Your search found 2 Results
IPPF COUNTRY PROFILES. 1992 Aug; SAR 19-24.In 1984 in Pakistan, the government's Council of Islamic Ideology banned contraception unless pregnancy would jeopardize a woman's life. The government soon realized that its 2.9% population growth rate was too high to achieve social and economic development, so it implemented a national population policy, hoping to reduce population growth to 2.5% by 2000. The policy calls for a multisectoral approach, emphasizing mobile services to promote birth spacing and maternal and child health and providing family planning services through the public and private sector and family welfare centers. The policy also aims to increase literacy, reduce unemployment, and improve health care. It targets rural areas where 72% of the population lives. In 1989, only 9.1% of 15-49 year old married women used contraceptives and 58.6% wanted to control their fertility but did not have access to family planning information and services. Pakistan depends greatly on the family planning services of the nongovernmental organization. Family Planning Association of Pakistan (FPAP). FPAP introduced family welfare centers, social marketing, and reproductive health centers to Pakistan. It continues to introduce new contraceptives. FPAP's major projects include educational programs in population, family planning, and nutrition; family planning training; promotion of family planning and maternal and child health; programs emphasizing male involvement in family planning; information, education, and communication; and lobbying Parliament for more funding for family planning and for improvement in women's status.
Inventory of population projects in developing countries around the world, 1988/1989: multilateral organization assistance, regional organization assistance, bilateral agency assistance, non-governmental organization and other assistance.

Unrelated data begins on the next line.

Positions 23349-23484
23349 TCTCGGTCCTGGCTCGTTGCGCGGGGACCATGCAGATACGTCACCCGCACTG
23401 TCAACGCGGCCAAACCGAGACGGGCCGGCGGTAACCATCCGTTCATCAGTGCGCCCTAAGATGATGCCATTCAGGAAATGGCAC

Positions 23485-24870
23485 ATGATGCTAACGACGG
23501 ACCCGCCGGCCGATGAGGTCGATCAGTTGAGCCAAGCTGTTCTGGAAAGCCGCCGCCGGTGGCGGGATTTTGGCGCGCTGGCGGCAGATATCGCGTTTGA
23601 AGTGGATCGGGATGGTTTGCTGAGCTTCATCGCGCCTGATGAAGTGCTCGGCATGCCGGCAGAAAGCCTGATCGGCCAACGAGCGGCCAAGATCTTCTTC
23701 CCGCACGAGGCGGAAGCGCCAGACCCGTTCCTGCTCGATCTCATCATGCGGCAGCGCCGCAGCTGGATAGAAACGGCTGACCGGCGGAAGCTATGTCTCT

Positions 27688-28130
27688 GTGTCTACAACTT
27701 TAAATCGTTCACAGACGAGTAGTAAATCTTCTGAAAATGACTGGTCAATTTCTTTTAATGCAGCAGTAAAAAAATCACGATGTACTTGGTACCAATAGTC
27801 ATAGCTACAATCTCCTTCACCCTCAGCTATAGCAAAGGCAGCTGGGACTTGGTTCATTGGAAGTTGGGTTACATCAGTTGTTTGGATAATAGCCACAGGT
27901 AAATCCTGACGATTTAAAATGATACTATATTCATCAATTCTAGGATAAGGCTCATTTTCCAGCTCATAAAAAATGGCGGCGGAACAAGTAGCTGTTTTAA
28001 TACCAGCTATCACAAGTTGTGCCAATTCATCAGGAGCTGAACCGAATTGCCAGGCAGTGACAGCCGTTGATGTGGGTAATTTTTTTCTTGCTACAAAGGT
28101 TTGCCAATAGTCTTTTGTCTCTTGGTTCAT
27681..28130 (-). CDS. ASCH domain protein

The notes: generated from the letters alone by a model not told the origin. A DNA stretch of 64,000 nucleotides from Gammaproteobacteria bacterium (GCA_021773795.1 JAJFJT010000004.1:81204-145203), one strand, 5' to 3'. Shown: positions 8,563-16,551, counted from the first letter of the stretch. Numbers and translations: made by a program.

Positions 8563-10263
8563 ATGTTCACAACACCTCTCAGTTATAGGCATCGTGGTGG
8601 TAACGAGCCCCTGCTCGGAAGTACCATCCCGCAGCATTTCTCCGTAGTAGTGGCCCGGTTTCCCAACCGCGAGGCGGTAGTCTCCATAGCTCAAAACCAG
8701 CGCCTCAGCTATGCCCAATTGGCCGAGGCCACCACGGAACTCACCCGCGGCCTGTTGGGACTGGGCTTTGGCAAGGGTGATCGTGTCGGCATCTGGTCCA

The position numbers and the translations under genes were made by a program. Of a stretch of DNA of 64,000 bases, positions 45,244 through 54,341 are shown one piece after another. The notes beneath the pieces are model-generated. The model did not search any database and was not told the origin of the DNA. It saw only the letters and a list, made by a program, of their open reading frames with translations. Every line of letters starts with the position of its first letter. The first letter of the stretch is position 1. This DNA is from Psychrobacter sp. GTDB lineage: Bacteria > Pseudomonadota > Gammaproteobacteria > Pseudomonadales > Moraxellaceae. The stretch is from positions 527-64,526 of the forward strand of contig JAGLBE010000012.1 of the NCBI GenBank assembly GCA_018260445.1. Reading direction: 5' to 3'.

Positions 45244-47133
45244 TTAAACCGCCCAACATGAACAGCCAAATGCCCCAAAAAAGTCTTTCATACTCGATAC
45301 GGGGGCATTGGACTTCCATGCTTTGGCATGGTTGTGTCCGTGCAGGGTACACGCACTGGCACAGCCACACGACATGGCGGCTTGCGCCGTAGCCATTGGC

New York, New York, UNFPA, . , 932 p.The UNFPA periodically releases a publication listing population projects supported and/or operated by various organizations. This publication also has basic demographic data and each country's population policy. The 16th edition covers the period from January 1, 1988 to June 30, 1989. The first section reviews all the countries' programs and makes up the bulk of the publication. Each division in this section begins with demographic data, followed by the government's views about population growth, specifically as it affects mortality and morbidity; fertility, nuptiality, and family; spatial distribution and urbanization; international migration. Each division next examines the population projects and external assistance. The second section examines regional, interregional, and global programs. The regional programs are divided into Africa, Asia and the Pacific, Latin America and the Caribbean, Middle East and Western Asia, and Europe. The next section lists published information sources including those used to compile the country, regional, interregional, and global reports. Other sources include periodic publications from various agencies and organizations which provide current information about population, addresses to obtain additional information, and a listing of UNFPA representatives (names, addresses, and telephone numbers) in the field. The Inventory concludes with a detailed index.